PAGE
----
Throughout her journal, the narrator reassures the reader of John's love for her and her trust in him, at one point musing that “Dear John! He loves me very dearly, and hates to have me sick” (7) and “It is so hard to talk with John about my case, because he is so wise and because he loves me so” (8). It is this implicit trust that she has in her husband that convinces her to continue the treatment he prescribes despite her misgivings about it. John also uses this trust as a tool to emotionally manipulate her into subservience during the night he finds her awake. During his conversation with the narrator John attempts to convince her that she is getting better, but after rebutting that she is only “Better in body perhaps-”
Gilman’s narrator in “The Yellow Wallpaper” is battling several interwoven conflicts throughout the text. If one of these internal or external struggles been resolved, the conclusion of the short story could have been different from the final mental deterioration at the end. Conflicts faced by the narrator within “The Yellow Wallpaper” include her declining mental health, her husband’s dismissal and neglect of her concerns about her mental state, and her inability to perform the gender roles assigned to woman living in the early 1900s. The severity of the narrator’s mental state is developed throughout the whole of the story.
Charlotte Perkins Gilman's "The Yellow Wallpaper" is a very important piece of early feminist works. With this writing, Gilman has helped create opportunities for more female writers. Not only is "The Yellow Wallpaper" an early piece of feminist work, but it is also a great horror novel. One of the main reasons as to why this writing is a great piece of horror literature is because "The Yellow Wallpaper" misleads you as a reader. "
In several instances, John, a male physician, makes the narrator act and do what he thinks is best, justifying actions due to the patriarchal arrangement between wife and husband at the time. John cares for his wife throughout their unequal marriage but treats her like a “case” and does not allow him to see her as a true person. Gilman in the Yellow Wallpaper utters, “John laughs at me, of course, but one expects that in marriage” (Gilman 2). Followed by, “He is very careful and loving, and hardly lets me stir without special direction. I have a schedule prescription for each hour in the day; he takes all care from me, so I feel basely ungrateful not to value it more”(Gilman 3).
Ghracelle King ENGL 110 Februrary 12 2023 Paper 1 The “Yellow Wallpaper” by Charlotte Perkins Gilman is a short fiction first-person novel that describes a woman with mental health issues and emphasizes the social expectations that were in place for women at the time more specifically, in the 18th century when women had almost no control. Gilman illustrated how the narrator manages to get over her husband and the physician's restrictions in order to write and gain freedom. The woman's mental condition deteriorates in "The Yellow Wallpaper" as she receives a "rest cure" in a rented home from her husband who is also a physician. Throughout the novel, her obsession with the yellow wallpaper in her bedroom is a symbol of how she descends into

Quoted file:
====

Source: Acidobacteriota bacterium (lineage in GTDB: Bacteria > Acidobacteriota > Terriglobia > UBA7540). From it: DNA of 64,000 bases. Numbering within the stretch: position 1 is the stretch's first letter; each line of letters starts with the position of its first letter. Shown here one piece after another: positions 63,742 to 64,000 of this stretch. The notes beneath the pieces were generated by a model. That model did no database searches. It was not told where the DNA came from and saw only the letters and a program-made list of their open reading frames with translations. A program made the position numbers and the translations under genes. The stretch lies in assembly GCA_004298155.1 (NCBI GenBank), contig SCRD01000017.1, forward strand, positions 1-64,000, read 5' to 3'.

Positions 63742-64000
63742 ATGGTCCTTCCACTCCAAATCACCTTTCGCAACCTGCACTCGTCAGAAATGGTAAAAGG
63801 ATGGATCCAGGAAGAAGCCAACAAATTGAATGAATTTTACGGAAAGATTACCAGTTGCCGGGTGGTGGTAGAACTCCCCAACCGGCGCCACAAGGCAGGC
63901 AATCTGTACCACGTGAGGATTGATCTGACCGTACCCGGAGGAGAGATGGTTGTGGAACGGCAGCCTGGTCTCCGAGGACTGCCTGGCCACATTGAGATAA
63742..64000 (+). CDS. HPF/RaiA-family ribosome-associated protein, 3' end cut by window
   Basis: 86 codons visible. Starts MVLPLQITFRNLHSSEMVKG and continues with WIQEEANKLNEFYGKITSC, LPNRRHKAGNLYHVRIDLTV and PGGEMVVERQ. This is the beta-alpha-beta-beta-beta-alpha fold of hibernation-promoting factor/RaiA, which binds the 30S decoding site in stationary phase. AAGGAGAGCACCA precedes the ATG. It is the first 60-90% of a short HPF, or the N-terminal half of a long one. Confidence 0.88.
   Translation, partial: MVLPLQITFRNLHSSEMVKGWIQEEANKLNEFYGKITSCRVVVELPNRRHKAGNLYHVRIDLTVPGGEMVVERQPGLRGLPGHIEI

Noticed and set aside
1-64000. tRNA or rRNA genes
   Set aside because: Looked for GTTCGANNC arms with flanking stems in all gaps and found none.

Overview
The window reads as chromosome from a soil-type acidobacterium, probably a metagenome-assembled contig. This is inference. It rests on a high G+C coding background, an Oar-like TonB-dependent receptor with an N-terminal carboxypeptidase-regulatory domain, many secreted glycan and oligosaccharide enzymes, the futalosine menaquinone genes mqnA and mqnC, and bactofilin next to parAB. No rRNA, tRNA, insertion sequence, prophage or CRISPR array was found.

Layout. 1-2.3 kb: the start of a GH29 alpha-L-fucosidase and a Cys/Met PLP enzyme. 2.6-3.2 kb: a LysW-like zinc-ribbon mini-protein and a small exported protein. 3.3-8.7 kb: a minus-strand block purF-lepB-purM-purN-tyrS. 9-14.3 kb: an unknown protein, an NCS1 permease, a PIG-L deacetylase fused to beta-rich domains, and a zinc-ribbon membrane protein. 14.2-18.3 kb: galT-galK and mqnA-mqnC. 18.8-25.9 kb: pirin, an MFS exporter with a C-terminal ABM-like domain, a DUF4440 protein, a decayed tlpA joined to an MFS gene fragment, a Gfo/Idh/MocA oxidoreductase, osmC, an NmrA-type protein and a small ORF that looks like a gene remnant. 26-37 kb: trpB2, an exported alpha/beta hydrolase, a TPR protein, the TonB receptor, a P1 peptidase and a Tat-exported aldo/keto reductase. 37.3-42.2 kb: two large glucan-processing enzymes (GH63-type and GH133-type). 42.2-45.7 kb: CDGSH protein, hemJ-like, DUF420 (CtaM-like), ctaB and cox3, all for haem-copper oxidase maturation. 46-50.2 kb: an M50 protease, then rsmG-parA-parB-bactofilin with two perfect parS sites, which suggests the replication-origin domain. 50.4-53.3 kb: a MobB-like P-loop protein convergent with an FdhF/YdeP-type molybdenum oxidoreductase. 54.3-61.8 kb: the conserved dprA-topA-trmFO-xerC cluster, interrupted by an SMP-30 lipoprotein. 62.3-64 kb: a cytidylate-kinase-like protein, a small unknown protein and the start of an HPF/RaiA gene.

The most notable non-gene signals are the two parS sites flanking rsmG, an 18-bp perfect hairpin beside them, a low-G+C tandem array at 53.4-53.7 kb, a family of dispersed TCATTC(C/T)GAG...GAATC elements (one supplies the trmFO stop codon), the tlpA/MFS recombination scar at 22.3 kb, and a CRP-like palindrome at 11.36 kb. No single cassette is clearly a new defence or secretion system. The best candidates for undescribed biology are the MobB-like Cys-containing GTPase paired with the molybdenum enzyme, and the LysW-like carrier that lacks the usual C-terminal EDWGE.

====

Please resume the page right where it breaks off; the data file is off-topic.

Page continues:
Charlotte Gilman’s short narrative “The Yellow Wallpaper” communicates a message to women to combat male dominance. She walks readers through the experience of a woman being controlled by her husband and has them see everything through her lens, portrayed by many journal entries. It shows the progression of her mental and physical state as she undergoes his control and spends the majority of the story in the same place because of him. Through the actions of the characters and symbolism, Charlotte Gilman argues against men’s control over women and their need to resist it, which displays how women's lives can be negatively affected when abiding by their authority and doing nothing to withstand it.
The yellow wallpaper in Charlotte Perkins Gilman’s short story plays a significant role in illuminating the narrator’s psychological unraveling. On a literal level, the wallpaper serves as a symbol of the narrator’s confinement within her oppressive domestic life. From the beginning, the narrator is presented as a woman who is struggling to find her place in the world. She is in a state of emotional limbo and her husband’s treatment of her only serves to further her sense of entrapment and powerlessness.
In The Yellow Wallpaper by Charlotte Gilman, Gilman uses symbols to portray the situation of John and his wife, who's the narrator, after the arrival at their rental home. The theme represents the complexity of relationships coupled with inequitable decisions. Gilman discusses how the wallpaper led the wife to insanity, how her illness affected her mental and physical health, and how John tried to “help” his wife overcome her illness. To begin, Gilman discusses throughout the story how the wife became more and more interested in the wallpaper.
Charlotte Perkins Gilman’s short story, “The Yellow Wallpaper,” tells the tale of a distraught woman who, when searching for the support of her husband, is met with a patronizing attitude. Throughout the story, more is learned about the metaphor behind the yellow wallpaper and the narrator's internal battle to reach freedom. From a feminist perspective, Gilman’s story details the woman’s struggles and hints at the inequality between men and women as being the underlying cause. John, the narrator's husband, is introduced as a critical man who openly expresses how foolish he finds his wife’s illness to be. As a physician, he downplays the severity of her situation, by describing her ailment as merely “temporary nervous depression” and it is revealed
Charlotte Perkins Gilman's renowned short story "The Yellow Wallpaper" is a haunting and powerful portrayal of the injustice and oppression faced by women in the 19th century. Through her masterful use of ambiguity and horror, Gilman creates a chilling tale that reflects the societal constraints placed upon women and the detrimental effects of gender inequality. One of the ways Gilman employs ambiguity in "The Yellow Wallpaper" is through the narrator's mental state. The story is written in a first-person narrative, and the reader experiences the events through the perspective of the unnamed female protagonist.